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A Novel Role for Telomerase: Regulating Growth of Breast Epithelial Cells
Telomerase is a ribonuclear protein complex that stabilizes chromosome ends by extending telomeric DNA. It is comprised of a catalytic subunit (hTERT) and a structural RNA component (hTR). hTERT is expressed at low levels in somatic cells, and ectopic hTERT expression is sufficient to immortalize primary cells. hTERT-mediated telomere maintenance is well studied and is known to play a critical role in transformation and tumorigenesis. Recent studies have suggested that hTERT can contribute to cancer by a second mechanism that is independent of its role in telomere stabilization. Research from our lab provided the first evidence that hTERT can mediate growth factor-independent proliferation of primary human mammary epithelial cells. It further showed that hTERT modulates the expression of genes that can promote growth and survival of these cells. The goal of this proposal is to elucidate how this novel role of hTERT contributes to the initiation and progression of breast cancer. We will identify hTERT mutants that can carry out only one of the two roles of telomerase. We will use a panel of hTERT mutants to screen for such ?separation of function? mutants. Once identified, we will use these mutants to directly compare the specific contributions that hTERT-dependent telomere maintenance and gene expression make to proliferation, survival, oncogenic transformation and tumorigenesis in mammary epithelial cells. The mutants will also allow us to map the hTERT domain(s) required for transcriptional regulation, and thus determine whether they are distinct from those known to be required for telomere maintenance. We will then determine if the transcriptional regulation function of hTERT is necessary for it to cooperate with specific oncogenes to induce transformation and tumorigenesis in mammary epithelial cells. We will study this cooperation by using soft agar assays to measure changes in anchorage independent growth, and a three-dimensional cell culture model to identify any aberrations in mammary acinar morphogenesis. The results we obtain may directly impact our understanding of telomerase's role in breast cancer. Our studies could also have important therapeutic implications. Reactivation of endogenous telomerase is observed in over ninety percent of breast carcinomas; however, there has been skepticism about developing anti-telomerase drugs based solely on its ability to stabilize chromosome ends. This is because even if a drug successfully inhibited telomerase, tumor cells would still replicate many times before chromosomes shortened critically and crisis occurred. Blocking a second function of telomerase that directly contributes to the growth of cancer cells, could stop tumor growth more rapidly, and thus make anti-telomerase drugs more attractive. Our work could help provide the basis for the rational development of new treatments targeting the novel oncogenic function of hTERT and/or its downstream signaling pathways.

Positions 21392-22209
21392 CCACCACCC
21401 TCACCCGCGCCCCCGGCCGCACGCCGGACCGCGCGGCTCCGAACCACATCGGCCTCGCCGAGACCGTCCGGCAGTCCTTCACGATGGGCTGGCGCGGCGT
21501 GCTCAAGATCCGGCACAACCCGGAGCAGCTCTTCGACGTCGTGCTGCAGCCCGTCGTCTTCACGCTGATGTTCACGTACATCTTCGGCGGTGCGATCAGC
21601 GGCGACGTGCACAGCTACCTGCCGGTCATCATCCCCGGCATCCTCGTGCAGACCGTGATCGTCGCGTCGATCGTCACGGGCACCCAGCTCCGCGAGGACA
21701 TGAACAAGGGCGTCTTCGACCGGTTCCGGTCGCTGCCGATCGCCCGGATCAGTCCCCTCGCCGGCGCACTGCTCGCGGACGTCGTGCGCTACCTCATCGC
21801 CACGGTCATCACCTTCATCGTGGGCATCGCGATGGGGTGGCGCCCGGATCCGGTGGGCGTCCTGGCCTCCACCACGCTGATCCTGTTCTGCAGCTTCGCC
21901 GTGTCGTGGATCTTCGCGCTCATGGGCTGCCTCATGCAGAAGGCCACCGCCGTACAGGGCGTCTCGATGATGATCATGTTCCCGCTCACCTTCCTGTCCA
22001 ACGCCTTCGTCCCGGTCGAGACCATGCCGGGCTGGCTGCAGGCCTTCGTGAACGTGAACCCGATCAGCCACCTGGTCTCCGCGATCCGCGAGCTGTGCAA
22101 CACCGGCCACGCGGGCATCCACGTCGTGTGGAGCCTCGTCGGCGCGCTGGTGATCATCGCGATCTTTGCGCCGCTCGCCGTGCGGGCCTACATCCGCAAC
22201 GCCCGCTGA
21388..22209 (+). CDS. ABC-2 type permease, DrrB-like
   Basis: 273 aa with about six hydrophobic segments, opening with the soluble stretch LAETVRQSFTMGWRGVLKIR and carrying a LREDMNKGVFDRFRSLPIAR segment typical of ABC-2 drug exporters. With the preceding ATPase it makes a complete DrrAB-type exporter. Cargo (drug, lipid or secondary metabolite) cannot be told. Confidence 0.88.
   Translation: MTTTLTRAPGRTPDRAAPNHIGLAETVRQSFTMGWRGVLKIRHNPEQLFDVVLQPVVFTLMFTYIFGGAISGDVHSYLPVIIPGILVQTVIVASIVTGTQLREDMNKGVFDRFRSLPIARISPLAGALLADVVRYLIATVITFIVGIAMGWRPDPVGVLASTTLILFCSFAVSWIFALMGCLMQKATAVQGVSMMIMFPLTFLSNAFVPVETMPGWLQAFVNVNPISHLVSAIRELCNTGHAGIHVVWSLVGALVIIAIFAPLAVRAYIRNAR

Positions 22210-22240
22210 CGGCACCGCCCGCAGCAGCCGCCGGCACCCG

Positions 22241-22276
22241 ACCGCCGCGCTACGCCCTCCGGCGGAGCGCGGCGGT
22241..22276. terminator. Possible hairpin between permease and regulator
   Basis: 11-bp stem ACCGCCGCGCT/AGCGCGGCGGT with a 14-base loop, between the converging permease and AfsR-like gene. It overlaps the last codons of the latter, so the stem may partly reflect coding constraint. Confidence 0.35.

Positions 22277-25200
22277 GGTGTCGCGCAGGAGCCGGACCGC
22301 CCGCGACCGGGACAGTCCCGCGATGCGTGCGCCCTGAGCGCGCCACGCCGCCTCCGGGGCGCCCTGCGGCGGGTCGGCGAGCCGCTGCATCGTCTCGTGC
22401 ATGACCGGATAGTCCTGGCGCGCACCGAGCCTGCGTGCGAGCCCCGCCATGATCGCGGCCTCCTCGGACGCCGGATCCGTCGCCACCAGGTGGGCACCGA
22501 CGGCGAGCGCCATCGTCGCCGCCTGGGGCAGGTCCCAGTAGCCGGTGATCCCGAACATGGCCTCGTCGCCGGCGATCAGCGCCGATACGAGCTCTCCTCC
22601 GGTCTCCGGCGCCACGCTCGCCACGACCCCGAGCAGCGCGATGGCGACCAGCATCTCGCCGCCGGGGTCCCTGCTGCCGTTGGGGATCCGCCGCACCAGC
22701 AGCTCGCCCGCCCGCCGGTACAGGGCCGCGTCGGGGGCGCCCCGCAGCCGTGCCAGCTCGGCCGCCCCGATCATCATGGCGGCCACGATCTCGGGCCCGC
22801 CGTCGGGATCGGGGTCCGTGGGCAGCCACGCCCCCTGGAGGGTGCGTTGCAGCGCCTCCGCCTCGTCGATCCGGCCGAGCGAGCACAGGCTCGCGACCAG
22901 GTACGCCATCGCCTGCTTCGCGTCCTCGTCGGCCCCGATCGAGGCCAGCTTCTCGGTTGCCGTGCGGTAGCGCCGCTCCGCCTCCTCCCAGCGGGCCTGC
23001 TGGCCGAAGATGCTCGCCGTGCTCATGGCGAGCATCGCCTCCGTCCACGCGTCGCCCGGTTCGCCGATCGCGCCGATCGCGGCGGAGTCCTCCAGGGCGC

Chromosome ends progressively wear away with each round of cell division, and this eventually causes normal cells to stop growing. This provides a barrier to uncontrolled growth that is a hallmark of cancer. Telomerase is an enzyme which can prolong the lifespan of a cell by restoring the chromosome ends. Not surprisingly, telomerase's lifespan-extending activity is switched on in more than ninety percent of human breast cancers. Recently, a number of studies have raised questions about whether telomerase's role in immortality adequately explains its association with cancer. This led to the discovery of a second cancer-promoting function for telomerase. Research from our laboratory showed for the first time that telomerase could regulate the growth of human breast cells. When telomerase was switched on in these cells, they were no longer dependent on normal stimulatory molecules, called growth factors, in order to multiply. The research further showed that telomerase altered the activity of genes that trigger cell growth and survival. The goal of this proposal is to understand how this novel role of telomerase contributes to the initiation and progression of breast cancer. We have multiple versions (mutants) of telomerase, and in each version a different region of the enzyme is altered (mutated). We will put these mutants into normal breast cells, and determine which mutants can carry out only one of the roles of telomerase. For example, if a mutant can only make breast cells grow without growth factors, but not make them live longer, then we will have identified a mutant that can separate the two roles of telomerase ie. a ?separation of function? mutant. Once we identify such mutants, we will use them in two systems to determine how the two roles of telomerase each contribute to breast cancer. Using the first system, we will determine if the cells acquire the tumor-like property of growing without attaching to a base. In the second system, we will grow cells in a more physiological environment where they can form structures resembling those seen in normal human breasts. We will test if the formation of these structures is altered to resemble early stage breast cancer. The results we obtain may directly impact our understanding of telomerase's role in breast cancer. Our work could also have important implications for treatment. There has been uncertainty about developing anti-telomerase drugs based solely on its ability to stabilize chromosome ends. This is because even if a drug successfully blocked telomerase, tumor cells would still multiply many times before the chromosomes ends wore down and caused cells to stop growing. Blocking a second function of telomerase that directly contributes to the growth of cancer cells, could stop tumor growth more rapidly, and thus make anti-telomerase drugs more attractive. Our studies could help provide the basis for designing new therapies targeting the novel role of telomerase.